Mr Lee Chomba, a fourth year Telecommunications student at Dedan Kimathi University, agrees students in Kenyan universities “get knowledge in the field of study but not necessarily the skills.”

“This in turn leads to employers having inappropriate employees and also graduates not having proper job opportunities. In the field, I’ve picked up new skills that are applicable to a different job in my field of study, which is completely different from what I’ve learned in class. Universities should focus on teaching students more technical skills in certain fields, such as engineering, because practical work is essential,” says Mr Chomba.

According to early career coach and instructional designer Maryann Somba, there’s a serious mismatch between the skills young people acquire from the education system and those in demand in the labour market.

“I think the mismatch is in the practicality of the courses we’re doing. For example, a lot of the courses we’re taught or the way we’re taught are based on theory, which is not entirely wrong because the principles for industry need to be laid down, but just theory is not the whole story. What are the current practices? How is technology affecting the field we are in? What are the different alternatives for the course? I think this is where the gap is. A blend of theory and current practice is how we equip students for the world of work,” explains Ms Somba.

Dr Mary Mugo, who teaches Strategy, Governance and Leadership at the Multimedia University of Kenya, blames what she says is a miscommunication between the employers and the learning institutions.

“Having worked in the private sector for many years before becoming a teacher, I think it’s not really that graduates are not qualified, it’s just that they are not as exposed. I think the problem is not necessarily the graduates, but the pathology of the education. Industry should get our students into placements that help them to develop the skills they are learning,” Dr Mugo explains.

She adds: “Most universities give students a three-month internship, and in those three months they may not be doing what they should be doing as much as they should. They’re probably just given someone to observe because they take commitment lightly. It’s a misconception that graduates don’t have the skills.”

Dr Mugo’s suggested solution?

“The private and public sectors need to work together. The government should provide internships for students in between their studies, but students also have a role to play. They should have the drive to learn things that are not in the curriculum, so to speak,” she says.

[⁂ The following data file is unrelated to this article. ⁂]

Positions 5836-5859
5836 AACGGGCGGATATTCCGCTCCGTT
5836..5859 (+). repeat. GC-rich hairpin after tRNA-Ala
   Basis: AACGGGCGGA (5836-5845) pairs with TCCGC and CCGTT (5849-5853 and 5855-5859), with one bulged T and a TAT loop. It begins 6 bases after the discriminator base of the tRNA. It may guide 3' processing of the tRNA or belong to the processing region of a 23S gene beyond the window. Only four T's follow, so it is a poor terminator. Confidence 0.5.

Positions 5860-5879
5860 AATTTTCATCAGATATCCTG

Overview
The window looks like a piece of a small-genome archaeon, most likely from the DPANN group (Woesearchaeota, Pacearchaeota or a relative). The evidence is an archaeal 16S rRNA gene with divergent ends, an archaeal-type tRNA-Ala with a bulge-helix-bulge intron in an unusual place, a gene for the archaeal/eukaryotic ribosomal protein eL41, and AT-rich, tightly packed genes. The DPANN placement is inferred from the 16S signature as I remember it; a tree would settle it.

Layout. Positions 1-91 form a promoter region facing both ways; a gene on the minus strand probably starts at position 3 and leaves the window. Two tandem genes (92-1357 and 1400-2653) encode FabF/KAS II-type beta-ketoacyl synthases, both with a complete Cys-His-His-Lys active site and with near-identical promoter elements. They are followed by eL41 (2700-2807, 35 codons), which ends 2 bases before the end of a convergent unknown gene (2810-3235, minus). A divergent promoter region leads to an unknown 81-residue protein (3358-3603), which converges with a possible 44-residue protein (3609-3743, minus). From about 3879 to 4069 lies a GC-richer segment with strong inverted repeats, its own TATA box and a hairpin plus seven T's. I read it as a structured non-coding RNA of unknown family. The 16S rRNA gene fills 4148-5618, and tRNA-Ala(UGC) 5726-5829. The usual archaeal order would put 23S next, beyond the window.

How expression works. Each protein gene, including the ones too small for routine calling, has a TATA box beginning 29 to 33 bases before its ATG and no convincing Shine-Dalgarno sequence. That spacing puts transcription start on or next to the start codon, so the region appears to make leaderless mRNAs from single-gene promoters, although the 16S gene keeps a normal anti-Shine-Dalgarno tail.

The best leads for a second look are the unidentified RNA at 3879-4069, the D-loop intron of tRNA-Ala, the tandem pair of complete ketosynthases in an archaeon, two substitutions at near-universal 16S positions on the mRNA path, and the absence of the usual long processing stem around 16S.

She blames employers for having what she terms “unrealistic expectations of graduates, where they want you to do too much and pay you too little.”

“The government should allow organisations to take on graduates in an internship aspect for maybe a year, and they should reimburse the employer who is paying the student during that period. The government should have a policy where students are absorbed from one industry to another. They should also ensure that teachers are retrained every two years,” she says.

She believes the solution lies in fixing both the workplace and the learning institutions.

“There needs to be better collaboration between the world of learning and the world of work. We need better collaboration between them to ensure exposure of graduates to the real world of work,” she says.

She goes on: “As FKE we have taken initiative to try and bridge that gap, we are engaged in those forums where these policy decisions are being heard at university level, at TVET level, we actually have a ‘Girls in Tech’ program at the moment to encourage girls in tech, we go to speak in schools. We should stop the blame game and work together towards mending the situation.”

For universities, Dr Mugo believes, “lecturers should be constantly learning how to deliver what they have.”

“There should be a training levy for lecturers and for books. Teaching is also changing, like now we have the Competency-Based Curriculum (CBC). Are universities ready for CBC? If you bring me someone who is gifted in music, how am I going to teach them? We need a training levy for faculty members, not only for conferences in the country, but also for training abroad to see how other people do things,” concludes Dr Mugo.